Coal Fish without Capers

When we moved into our new home in April, our green space, a courtyard garden between the house and the street had been maintained only in minimal fashion for some time. The previous owners had long moved to Spain and stayed in Cognac only sporadically. It fell to a neighbor and avid gardener to do the most urgent tasks whenever he could. Since he knew the garden so well, we had arranged with him to become our gardener of record. But soon after we moved in, he fell ill and outside of two brief sessions, he was never again able to continue the necessary work.

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Throughout the summer, always hoping he might be able to return, we watched the already unruly plants get completely out of hand. the vines grew over the barn shutters and invaded gutters and soffits, threatening the integrity of the tiled roofs of the barns. The poor cypresses drooped every which way with heavy loads of cones, and the mushrooming rosemary population proliferated beyond reason. It was high time to take action!

On the dot of eight on a greyish morning, a three-man crew of the “Thomas Espaces Verts” garden maintenance company arrived with their heavy equipment.

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Some of the work was quite precarious, especially at the laurel hedge along the wall to our neighbors. It had grown through the mesh cover of the pergola by several feet.

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Trying to scrape the vine tentacles off the white façade – with partial success only.

By 16 hrs, the job was nearly done and the agile monitor lizard went back on its trailer pad.

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That left only the clean-up of bits and pieces which the guys accomplished with the same professionalism they had shown all day, aided by leaf blowers and rakes, before driving off into the sunset.

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They were actually driving in an easterly direction, but that just doesn’t sound right, does it?

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Merci beaucoup, Monsieur Thomas et son équipe !

Meanwhile, in the house, some cooking was going on. Since we both like hearty soups and I am a smidgen lazy, I usually steam fish with fennel and capers as the last step of preparing a stew. For some unknown reason, this time, I decided to bread the fish and pan fry it. I don’t like breaded food, mostly owing to the unnecessary calories, but I have to admit that it can be delicious. When I was much more slender and so young that I naturally believed I would remain slender forever, I used to get a bagful of those deep-fried breading tidbits that the Long John Silver chain used to sell. Oh, those frivolous days of yonder!

The recipe I was planning to use for the breading called for the egg dip between the flour and the crumbs to incorporated crème fraîche. Talk about calories!! What most intrigued me, though, was the idea to mix the breadcrumbs with fresh dill. A great starting point for a flavorful breading, I thought.

So, what are we cooking, then? Pollock or saithe or coalfish, that’s what we’re cooking. Pollachius virens, Gadidae, called lieu noir here in France. We’re also going to have skinny green beans with red onion & garlic & ginger confit, plus some peppers & dried tomatoes for color.  And, an accidental side dish, satiny mashed potatoes.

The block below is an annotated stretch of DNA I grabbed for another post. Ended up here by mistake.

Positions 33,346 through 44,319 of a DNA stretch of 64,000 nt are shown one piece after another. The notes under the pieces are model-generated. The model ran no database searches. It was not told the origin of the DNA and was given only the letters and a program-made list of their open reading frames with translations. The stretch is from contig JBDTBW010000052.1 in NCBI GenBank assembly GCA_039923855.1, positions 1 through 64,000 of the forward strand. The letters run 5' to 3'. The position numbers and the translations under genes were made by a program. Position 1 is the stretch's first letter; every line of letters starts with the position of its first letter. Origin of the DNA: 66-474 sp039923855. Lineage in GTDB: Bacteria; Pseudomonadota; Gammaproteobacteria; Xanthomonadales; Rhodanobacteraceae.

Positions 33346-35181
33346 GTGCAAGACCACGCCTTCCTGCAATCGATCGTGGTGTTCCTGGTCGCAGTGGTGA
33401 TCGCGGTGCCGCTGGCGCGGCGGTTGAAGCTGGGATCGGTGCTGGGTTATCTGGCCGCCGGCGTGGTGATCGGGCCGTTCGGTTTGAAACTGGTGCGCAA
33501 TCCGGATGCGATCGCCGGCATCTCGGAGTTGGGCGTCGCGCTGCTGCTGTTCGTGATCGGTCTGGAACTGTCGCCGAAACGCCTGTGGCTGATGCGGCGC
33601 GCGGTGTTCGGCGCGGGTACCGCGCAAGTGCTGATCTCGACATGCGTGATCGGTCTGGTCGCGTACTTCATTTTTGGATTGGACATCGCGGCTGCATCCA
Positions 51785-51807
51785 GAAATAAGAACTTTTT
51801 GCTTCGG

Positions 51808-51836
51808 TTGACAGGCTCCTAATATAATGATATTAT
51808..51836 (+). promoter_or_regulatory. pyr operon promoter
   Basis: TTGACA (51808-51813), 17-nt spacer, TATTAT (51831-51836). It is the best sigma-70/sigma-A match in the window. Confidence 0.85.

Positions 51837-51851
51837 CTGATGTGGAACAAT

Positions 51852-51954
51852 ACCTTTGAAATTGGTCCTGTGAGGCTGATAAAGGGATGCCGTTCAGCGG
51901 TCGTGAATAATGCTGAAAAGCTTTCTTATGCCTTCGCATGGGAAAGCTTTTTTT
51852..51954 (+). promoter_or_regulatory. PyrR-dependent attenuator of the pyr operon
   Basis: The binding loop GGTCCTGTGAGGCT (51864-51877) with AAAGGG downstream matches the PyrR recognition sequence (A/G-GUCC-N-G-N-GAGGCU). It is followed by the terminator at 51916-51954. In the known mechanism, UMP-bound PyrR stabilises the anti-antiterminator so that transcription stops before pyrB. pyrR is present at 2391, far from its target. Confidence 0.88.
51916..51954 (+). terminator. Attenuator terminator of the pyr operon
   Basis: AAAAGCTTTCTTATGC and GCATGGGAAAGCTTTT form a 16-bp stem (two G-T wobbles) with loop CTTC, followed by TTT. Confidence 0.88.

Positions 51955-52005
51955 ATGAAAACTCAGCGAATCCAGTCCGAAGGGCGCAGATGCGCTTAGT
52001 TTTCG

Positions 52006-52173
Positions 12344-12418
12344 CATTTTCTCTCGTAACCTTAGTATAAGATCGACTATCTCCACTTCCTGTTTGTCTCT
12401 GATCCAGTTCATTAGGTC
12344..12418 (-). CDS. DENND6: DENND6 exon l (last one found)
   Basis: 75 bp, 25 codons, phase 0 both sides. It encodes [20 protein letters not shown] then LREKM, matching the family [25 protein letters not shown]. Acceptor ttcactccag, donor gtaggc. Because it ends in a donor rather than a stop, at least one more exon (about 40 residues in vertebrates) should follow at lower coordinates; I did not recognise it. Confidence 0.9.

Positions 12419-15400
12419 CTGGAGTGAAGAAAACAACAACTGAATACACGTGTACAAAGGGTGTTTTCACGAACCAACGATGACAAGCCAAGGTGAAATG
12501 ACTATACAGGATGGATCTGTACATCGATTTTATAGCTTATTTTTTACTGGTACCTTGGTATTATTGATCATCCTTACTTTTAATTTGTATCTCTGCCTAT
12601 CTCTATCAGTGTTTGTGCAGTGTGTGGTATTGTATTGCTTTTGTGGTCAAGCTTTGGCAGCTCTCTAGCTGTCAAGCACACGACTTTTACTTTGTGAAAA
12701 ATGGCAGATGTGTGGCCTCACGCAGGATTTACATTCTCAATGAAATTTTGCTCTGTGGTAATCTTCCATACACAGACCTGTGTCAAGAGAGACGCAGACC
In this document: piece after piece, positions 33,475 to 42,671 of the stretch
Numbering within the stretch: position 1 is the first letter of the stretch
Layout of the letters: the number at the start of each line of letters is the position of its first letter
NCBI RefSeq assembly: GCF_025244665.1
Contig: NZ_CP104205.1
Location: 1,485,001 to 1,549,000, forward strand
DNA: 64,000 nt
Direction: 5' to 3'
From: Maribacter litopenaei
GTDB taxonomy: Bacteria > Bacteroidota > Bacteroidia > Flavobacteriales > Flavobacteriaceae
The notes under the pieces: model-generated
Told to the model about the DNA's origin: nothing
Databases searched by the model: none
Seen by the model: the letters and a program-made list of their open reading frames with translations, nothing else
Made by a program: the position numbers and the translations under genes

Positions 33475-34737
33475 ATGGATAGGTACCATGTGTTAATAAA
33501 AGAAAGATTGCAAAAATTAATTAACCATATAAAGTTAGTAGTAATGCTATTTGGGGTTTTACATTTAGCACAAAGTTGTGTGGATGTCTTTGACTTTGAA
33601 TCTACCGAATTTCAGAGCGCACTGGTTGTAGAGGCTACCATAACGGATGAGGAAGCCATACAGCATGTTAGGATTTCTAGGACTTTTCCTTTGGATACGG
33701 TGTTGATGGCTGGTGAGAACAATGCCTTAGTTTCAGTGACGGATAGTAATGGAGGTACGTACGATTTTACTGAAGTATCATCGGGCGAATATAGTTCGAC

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Here we have the potatoes which, after being started in cold water with a vegetable bouillon cube & salt, will be boiled for 20 min with a Tbl of the diced garlic.

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Dill & lemon zest will become part of the breading

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clockwise from top: nutmeg [for the potatoes], lemon zest [for the breading], marinated dried tomatoes [for the green beans]

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Breadcrumbs with salt, white pepper, powdered coriander, dried sage mixed with 2 Tbl of fresh, chopped dill and the zest of a smallish lemon.

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Before stirring 2 heaped Tbl (!) of crème fraîche in the egg, I added a little anchovy paste to enhance the overall flavor

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The breaded lieu noir should rest in the fridge for 15 min [or longer] to let the breading adhere to the fish for frying. Meanwhile, one can look after the beans and their aromatic confit.

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Our other side dish, the mashed potatoes truly were an accident. My original intent was to mash the boiled potatoes with the “stick” attachment of a hand-held mixer, a weak immersion blender, as I believe they’re called. Only, the darn thing wouldn’t work. Well, the mixer worked perfectly fine, but I couldn’t open the sliding shutter covering the stick attachment site. The stubborn plastic thingy plain refused to slide further than halfway. Neither could I find the mixer manual in the drawer specifically designated to hold the manuals of all our large and small appliances. All of them, except the Bosch hand mixer, apparently. Lengthy search-and-rescue missions for operating instructions while hot potatoes wait for action, any action, and another dish awaits stirring, isn’t such a hot idea. So I tossed the mixer back in the cupboard in disgust and poured the potato pieces with a little cooking liquid including the garlic bits, the nutmeg, a dollop of cream & butter, and some crème fraîche in the blender, where it turned into this incredibly smooth and silky potato cream. Sort of like soft serve ice cream, only hot and potatoey.

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At least, nobody can say it’s monochromatic 😇

 

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